Cetaceans like dolphins and whales will no longer be kept in Canadian aquariums after the government passed a bill that prohibits their captivity.
The bill, S-203, was first proposed in 2015, and it was finally passed after three years of intense legislative battles. With the bill in effect, Canada has taken another step towards becoming more environmentally responsible.
The most uplifting thing about the bill is that there was support across the political parties. This means that environmental issues are not subject to party politics, and everyone is determined to take better care of our environment. Environmental issues shouldn’t be subject to party politics because, in the end, we all live on the same planet.
Bill S-203 bans the breeding of dolphins and whales in captivity, and it amends the current criminal code to include this as a crime. This means that Canadian marine parks like Marineland can still keep any cetaceans currently under their care, but they cannot breed a new generation or capture more in the wild. The bill also prohibits the importing of cetacean sperm, tissues, or embryos. The goal is to slowly phase out the practice of keeping dolphins and whales in captivity, and the government wants to discourage any further practices of the sort.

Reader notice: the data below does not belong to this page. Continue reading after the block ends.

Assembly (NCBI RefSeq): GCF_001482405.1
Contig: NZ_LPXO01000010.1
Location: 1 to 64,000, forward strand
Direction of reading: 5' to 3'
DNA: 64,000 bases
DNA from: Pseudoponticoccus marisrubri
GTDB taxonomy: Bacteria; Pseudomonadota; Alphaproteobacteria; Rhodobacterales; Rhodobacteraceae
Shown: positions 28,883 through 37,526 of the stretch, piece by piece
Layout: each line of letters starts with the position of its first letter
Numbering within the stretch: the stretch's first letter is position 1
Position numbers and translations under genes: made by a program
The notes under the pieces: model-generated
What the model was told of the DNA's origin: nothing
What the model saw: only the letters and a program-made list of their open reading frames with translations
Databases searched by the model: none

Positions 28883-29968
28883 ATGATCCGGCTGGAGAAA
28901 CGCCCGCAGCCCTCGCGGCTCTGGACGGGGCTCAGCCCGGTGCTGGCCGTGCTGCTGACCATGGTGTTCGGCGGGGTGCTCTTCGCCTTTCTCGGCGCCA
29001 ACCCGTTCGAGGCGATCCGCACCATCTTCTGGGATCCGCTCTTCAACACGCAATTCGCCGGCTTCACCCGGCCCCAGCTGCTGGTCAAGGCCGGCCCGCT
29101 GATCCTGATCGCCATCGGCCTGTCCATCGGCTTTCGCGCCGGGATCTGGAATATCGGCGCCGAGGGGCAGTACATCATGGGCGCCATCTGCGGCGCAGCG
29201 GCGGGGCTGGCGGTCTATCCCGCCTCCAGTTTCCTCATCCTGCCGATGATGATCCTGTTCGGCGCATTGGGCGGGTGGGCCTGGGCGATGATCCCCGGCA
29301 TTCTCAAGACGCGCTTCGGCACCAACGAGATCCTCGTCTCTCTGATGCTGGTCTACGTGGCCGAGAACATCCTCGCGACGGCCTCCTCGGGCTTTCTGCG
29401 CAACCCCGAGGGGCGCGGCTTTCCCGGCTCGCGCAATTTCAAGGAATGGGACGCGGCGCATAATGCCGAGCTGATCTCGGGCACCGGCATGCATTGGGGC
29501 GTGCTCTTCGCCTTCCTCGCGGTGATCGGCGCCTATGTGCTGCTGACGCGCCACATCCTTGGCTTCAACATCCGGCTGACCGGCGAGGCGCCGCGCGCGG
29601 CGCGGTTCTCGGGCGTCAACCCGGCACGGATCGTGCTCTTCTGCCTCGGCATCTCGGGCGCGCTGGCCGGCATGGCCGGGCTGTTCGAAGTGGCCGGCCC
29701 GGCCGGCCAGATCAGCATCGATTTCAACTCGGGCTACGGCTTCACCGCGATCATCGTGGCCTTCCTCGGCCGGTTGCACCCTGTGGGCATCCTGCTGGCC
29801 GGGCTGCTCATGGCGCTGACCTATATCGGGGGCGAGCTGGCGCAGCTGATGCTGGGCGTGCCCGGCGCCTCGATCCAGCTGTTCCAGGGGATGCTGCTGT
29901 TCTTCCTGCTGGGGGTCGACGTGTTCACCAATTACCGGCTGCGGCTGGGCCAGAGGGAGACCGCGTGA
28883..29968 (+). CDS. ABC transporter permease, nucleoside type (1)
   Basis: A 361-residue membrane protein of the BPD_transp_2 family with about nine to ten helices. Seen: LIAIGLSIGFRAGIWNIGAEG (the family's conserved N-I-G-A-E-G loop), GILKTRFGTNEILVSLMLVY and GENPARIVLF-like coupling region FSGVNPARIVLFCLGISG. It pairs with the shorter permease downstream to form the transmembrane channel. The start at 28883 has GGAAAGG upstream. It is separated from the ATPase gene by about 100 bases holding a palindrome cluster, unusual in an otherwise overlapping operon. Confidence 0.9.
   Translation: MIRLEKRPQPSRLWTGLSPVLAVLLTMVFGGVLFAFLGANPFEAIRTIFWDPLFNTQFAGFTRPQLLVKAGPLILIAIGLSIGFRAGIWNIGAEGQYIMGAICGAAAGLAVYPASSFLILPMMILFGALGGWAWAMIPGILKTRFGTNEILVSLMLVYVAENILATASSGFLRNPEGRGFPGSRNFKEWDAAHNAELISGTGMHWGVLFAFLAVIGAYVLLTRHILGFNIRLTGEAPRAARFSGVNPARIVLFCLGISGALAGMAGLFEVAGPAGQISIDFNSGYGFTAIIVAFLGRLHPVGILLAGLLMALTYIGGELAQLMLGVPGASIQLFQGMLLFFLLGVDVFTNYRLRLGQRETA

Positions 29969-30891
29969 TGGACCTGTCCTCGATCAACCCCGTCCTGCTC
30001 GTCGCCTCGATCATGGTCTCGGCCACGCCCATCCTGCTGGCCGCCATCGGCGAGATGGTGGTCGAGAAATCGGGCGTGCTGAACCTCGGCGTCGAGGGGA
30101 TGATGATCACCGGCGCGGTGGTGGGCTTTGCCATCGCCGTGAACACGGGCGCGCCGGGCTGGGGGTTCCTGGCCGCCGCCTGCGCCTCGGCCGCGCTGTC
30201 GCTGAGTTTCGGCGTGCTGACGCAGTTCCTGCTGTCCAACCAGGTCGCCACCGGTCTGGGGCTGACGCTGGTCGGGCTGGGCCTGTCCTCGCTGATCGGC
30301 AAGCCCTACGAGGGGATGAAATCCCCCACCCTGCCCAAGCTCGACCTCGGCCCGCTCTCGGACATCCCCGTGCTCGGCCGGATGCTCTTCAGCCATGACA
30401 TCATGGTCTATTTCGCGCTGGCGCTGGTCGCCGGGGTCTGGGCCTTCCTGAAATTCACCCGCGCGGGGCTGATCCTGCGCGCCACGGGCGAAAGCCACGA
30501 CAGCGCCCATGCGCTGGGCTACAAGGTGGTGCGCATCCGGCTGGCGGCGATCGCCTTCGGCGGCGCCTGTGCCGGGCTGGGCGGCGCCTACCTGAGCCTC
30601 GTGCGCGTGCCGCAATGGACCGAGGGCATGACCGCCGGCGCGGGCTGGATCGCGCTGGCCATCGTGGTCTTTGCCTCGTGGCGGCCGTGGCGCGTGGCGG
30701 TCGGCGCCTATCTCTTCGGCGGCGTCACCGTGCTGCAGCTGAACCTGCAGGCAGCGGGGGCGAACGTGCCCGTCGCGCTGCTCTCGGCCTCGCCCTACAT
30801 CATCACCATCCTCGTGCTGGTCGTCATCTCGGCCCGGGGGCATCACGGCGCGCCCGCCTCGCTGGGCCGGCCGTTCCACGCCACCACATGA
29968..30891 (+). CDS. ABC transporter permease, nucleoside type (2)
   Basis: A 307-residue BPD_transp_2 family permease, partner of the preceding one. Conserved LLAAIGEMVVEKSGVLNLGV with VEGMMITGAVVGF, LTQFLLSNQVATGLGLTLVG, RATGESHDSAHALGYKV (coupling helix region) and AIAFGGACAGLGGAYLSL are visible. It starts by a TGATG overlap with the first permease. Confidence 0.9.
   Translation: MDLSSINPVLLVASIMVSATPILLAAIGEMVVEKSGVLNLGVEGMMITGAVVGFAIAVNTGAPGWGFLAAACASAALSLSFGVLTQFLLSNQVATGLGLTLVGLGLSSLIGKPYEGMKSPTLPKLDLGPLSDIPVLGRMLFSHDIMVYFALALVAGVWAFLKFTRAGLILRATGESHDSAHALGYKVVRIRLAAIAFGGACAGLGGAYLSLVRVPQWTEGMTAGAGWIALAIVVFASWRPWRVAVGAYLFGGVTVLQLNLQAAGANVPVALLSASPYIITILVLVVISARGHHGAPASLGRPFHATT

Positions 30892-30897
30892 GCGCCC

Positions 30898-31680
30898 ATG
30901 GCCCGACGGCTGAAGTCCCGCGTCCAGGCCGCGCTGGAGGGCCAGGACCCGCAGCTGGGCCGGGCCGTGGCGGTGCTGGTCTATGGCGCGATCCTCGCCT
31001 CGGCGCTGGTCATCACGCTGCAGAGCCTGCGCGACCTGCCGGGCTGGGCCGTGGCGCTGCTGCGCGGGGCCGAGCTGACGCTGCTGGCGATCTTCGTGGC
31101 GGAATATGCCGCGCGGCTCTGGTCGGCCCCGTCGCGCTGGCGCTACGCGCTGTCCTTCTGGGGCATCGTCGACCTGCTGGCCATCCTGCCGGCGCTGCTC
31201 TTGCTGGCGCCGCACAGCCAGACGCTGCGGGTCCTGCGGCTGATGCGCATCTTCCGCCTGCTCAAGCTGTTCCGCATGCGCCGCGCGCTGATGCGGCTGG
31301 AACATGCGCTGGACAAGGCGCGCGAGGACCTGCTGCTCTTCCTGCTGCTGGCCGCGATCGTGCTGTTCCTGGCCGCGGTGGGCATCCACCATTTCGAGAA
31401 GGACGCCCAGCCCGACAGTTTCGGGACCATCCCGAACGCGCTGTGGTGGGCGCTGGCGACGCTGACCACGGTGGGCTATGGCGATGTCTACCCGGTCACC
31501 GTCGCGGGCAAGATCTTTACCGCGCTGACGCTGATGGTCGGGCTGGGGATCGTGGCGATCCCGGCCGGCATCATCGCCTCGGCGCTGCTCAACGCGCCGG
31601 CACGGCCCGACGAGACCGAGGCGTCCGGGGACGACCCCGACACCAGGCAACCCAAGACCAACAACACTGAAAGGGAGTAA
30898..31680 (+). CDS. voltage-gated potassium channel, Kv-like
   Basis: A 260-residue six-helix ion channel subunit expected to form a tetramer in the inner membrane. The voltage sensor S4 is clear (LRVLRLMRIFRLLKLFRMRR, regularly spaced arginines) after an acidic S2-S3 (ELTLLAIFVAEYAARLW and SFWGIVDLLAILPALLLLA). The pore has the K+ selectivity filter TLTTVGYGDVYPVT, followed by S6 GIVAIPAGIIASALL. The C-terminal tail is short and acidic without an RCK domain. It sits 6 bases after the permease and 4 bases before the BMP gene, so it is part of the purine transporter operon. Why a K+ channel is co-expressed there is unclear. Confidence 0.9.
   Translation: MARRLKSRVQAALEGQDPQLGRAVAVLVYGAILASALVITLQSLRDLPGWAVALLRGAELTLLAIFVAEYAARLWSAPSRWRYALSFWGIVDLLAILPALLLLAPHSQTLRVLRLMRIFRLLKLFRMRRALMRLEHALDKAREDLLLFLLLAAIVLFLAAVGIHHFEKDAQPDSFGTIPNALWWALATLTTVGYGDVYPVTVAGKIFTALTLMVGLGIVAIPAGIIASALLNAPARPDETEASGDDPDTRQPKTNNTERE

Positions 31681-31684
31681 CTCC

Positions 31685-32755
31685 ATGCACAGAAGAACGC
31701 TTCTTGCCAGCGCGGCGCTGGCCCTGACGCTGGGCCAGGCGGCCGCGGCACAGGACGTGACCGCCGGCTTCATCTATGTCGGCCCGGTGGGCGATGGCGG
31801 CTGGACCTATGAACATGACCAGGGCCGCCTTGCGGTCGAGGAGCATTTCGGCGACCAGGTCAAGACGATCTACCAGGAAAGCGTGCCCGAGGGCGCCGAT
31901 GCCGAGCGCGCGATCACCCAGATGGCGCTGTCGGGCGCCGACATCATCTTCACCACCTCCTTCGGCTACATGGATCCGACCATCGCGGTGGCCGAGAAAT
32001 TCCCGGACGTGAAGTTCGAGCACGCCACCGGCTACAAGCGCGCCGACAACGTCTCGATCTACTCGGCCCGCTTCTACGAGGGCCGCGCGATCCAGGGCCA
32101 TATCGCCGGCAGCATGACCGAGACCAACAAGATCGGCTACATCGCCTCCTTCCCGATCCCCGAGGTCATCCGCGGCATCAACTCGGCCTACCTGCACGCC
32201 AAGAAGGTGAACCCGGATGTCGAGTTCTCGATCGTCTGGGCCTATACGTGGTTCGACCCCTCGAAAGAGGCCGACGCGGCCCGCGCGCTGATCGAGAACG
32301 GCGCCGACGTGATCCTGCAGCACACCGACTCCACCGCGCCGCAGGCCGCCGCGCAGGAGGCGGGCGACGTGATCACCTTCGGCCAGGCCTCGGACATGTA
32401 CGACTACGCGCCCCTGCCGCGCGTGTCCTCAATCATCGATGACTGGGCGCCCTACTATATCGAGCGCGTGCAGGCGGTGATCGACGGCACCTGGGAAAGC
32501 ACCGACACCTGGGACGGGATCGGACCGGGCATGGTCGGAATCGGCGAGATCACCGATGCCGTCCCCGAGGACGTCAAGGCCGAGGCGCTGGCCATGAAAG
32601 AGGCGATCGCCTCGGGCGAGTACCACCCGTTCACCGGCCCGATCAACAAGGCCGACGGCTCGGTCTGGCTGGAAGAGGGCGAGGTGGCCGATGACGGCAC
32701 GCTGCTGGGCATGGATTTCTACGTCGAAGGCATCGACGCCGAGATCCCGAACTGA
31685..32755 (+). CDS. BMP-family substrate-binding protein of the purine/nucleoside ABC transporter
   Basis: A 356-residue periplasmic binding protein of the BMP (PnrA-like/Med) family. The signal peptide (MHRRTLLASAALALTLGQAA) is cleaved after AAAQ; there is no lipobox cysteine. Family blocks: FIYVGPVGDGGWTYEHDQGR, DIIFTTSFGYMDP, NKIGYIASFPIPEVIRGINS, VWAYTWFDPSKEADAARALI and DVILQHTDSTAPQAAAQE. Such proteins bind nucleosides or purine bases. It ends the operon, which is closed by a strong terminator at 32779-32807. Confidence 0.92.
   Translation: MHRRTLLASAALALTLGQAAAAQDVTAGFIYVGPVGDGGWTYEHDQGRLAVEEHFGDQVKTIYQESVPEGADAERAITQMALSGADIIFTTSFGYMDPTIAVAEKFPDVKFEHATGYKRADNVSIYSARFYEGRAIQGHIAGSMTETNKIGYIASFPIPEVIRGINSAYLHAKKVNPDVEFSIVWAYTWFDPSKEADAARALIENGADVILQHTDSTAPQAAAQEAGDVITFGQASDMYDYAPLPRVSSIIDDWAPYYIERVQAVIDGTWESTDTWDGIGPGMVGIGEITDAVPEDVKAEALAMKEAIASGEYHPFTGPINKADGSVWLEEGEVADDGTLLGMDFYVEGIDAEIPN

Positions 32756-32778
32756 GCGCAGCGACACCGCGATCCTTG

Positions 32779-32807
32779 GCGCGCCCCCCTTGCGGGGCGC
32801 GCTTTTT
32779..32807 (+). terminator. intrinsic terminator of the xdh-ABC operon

Activists are still lobbying for the transfer of the remaining 55 cetaceans in Marineland to an open-water sanctuary. Especially after the release of shocking documentaries like Black Fish, people are becoming more conscious of how their activities affect the environment. Lobbying for changes on the government level is one of the key tools for changing the way we do things because individual activism can only go so far. With a law in place, more people will be inclined to follow suit.
Canada has also passed Bill S-238, which bans the import of sharks’ fins. The country’s political parties may disagree on many things, but it is amazing to know that they all agree on enacting legislation that will protect the environment. Cetaceans can continue to swim happily knowing that they will no longer end up in a Canadian aquarium for the viewing pleasure of humans.